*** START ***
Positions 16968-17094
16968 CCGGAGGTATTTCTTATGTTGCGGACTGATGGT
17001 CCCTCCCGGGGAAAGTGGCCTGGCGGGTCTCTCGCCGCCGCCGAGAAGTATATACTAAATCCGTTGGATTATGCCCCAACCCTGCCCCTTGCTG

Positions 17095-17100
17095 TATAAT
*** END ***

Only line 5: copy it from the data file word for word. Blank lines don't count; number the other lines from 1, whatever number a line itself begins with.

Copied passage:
17095 TATAAT